de.mpg.escidoc.pubman.appbase.FacesBean
Deutsch
 
Hilfe Wegweiser Datenschutzhinweis Impressum Kontakt
  DetailsucheBrowse

Datensatz

DATENSATZ AKTIONENEXPORT

Freigegeben

Zeitschriftenartikel

Reward components of feeding behavior are preserved during mouse aging

MPG-Autoren
http://pubman.mpdl.mpg.de/cone/persons/resource/persons138097

Harb,  Mazen R.
Max Planck Institute of Psychiatry, Max Planck Society;

http://pubman.mpdl.mpg.de/cone/persons/resource/persons80249

Almeida,  Osborne F.X.
Dept. Stress Neurobiology and Neurogenetics, Max Planck Institute of Psychiatry, Max Planck Society;

Externe Ressourcen
Es sind keine Externen Ressourcen verfügbar
Volltexte (frei zugänglich)

fnagi-06-00242.pdf
(beliebiger Volltext), 2MB

Ergänzendes Material (frei zugänglich)
Es sind keine frei zugänglichen Ergänzenden Materialien verfügbar
Zitation

Harb, M. R., Sousa, N., Zihl, J., & Almeida, O. F. (2014). Reward components of feeding behavior are preserved during mouse aging. FRONTIERS IN AGING NEUROSCIENCE, 6: 242. doi:10.3389/fnagi.2014.00242.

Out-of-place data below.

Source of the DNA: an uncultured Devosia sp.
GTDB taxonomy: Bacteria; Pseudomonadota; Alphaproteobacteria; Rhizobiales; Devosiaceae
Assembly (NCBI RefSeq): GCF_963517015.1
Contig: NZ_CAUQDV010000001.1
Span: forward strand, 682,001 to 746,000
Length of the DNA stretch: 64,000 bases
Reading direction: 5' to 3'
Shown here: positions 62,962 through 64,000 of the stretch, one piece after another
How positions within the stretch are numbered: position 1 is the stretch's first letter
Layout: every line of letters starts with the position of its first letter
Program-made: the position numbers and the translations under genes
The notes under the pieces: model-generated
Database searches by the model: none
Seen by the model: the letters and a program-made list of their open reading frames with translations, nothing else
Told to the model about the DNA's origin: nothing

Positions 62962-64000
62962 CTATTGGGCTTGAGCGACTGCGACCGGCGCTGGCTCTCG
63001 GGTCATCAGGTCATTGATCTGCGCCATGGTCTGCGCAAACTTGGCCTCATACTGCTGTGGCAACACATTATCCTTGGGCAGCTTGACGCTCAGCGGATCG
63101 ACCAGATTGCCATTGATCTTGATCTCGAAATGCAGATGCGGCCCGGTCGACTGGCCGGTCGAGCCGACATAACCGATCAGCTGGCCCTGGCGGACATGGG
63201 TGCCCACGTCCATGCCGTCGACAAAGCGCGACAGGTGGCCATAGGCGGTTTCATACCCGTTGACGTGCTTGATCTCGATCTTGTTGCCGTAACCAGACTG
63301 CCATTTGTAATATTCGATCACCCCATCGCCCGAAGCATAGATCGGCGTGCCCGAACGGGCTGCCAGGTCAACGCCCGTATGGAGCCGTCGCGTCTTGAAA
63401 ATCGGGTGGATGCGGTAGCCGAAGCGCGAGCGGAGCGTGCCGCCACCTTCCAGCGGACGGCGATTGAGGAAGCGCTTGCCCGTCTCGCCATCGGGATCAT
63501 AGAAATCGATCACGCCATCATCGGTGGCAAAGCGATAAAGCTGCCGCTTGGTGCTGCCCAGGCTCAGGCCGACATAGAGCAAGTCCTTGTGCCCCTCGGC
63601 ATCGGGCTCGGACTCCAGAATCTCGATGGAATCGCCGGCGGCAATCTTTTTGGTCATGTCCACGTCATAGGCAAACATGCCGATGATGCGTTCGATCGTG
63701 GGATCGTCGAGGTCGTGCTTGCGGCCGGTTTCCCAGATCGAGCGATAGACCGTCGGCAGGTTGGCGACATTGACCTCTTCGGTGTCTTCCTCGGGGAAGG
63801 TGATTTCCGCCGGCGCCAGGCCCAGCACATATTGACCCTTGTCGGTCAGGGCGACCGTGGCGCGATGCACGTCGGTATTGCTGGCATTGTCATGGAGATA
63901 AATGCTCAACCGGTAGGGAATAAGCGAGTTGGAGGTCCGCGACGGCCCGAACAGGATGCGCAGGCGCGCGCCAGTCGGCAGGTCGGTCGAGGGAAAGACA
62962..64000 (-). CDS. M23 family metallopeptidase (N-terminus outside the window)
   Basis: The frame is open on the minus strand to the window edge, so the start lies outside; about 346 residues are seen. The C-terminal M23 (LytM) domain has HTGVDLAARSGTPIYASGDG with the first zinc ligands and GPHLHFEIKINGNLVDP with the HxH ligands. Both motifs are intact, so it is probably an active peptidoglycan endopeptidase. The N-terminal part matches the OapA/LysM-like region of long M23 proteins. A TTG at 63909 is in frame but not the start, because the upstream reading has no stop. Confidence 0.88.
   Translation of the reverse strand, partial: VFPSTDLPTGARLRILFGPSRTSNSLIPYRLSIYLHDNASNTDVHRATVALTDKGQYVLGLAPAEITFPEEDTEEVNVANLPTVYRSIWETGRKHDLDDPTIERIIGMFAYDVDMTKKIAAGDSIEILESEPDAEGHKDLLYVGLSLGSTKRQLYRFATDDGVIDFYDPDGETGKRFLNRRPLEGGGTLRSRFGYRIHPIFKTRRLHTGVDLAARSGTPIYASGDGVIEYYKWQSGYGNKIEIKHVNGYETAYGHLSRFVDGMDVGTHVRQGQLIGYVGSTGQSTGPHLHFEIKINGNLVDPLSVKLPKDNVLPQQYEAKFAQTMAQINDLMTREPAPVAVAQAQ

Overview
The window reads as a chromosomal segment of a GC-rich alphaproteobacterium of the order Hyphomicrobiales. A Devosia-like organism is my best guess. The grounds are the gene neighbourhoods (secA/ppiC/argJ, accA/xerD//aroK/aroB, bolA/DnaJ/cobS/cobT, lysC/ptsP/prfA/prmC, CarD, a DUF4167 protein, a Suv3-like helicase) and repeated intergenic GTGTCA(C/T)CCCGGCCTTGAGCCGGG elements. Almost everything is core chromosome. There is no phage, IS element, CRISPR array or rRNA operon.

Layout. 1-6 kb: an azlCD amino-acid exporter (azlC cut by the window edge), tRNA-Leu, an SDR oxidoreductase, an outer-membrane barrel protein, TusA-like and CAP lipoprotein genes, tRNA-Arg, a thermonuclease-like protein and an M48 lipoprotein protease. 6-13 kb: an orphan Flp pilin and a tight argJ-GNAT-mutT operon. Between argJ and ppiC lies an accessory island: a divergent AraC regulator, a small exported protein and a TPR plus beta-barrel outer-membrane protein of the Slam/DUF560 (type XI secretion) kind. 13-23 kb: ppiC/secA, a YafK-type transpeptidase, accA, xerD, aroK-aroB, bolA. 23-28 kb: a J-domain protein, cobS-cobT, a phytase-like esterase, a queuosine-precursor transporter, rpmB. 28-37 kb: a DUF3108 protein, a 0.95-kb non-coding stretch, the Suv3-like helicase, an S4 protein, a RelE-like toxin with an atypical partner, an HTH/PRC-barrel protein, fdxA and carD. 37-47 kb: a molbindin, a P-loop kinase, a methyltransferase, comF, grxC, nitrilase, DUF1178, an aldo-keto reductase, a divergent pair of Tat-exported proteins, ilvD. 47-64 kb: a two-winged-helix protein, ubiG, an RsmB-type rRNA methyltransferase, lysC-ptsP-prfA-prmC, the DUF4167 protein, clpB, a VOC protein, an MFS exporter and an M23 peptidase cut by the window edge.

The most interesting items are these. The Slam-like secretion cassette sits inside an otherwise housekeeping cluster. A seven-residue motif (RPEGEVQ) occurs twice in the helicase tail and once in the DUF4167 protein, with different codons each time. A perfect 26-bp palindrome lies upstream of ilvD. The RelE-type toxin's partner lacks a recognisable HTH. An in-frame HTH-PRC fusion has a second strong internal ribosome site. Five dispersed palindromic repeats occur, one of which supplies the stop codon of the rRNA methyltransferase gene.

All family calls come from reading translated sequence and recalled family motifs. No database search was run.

Zitierlink: http://hdl.handle.net/11858/00-001M-0000-0024-6625-3
Zusammenfassung
Eating behavior depends on associations between the sensory and energetic properties of foods. Healthful balance of these factors is a challenge for industrialized societies that have an abundance of food, food choices and food-related cues. Here, we were interested in whether appetitive conditioning changes as a function of age. Operant and pavlovian conditioning experiments (rewarding stimulus was a palatable food) in male mice (aged 3, 6, and 15 months) showed that implicit (non-declarative) memory remains intact during aging. Two other essential components of eating behavior, motivation and hedonic preference for rewarding foods, were also found not to be altered in aging mice. Specifically, hedonic responding by satiated mice to isocaloric foods of differing sensory properties (sucrose, milk) was similar in all age groups; importantly, however, this paradigm disclosed that older animals adjust their energy intake according to energetic need. Based on the assumption that the mechanisms that control feeding are conserved across species, it would appear that overeating and obesity in humans reflects a mismatch between ancient physiological mechanisms and today's cue-laden environment. The implication of the present results showing that aging does not impair the ability to learn stimulus-food associations is that the risk of overeating in response to food cues is maintained through to old age.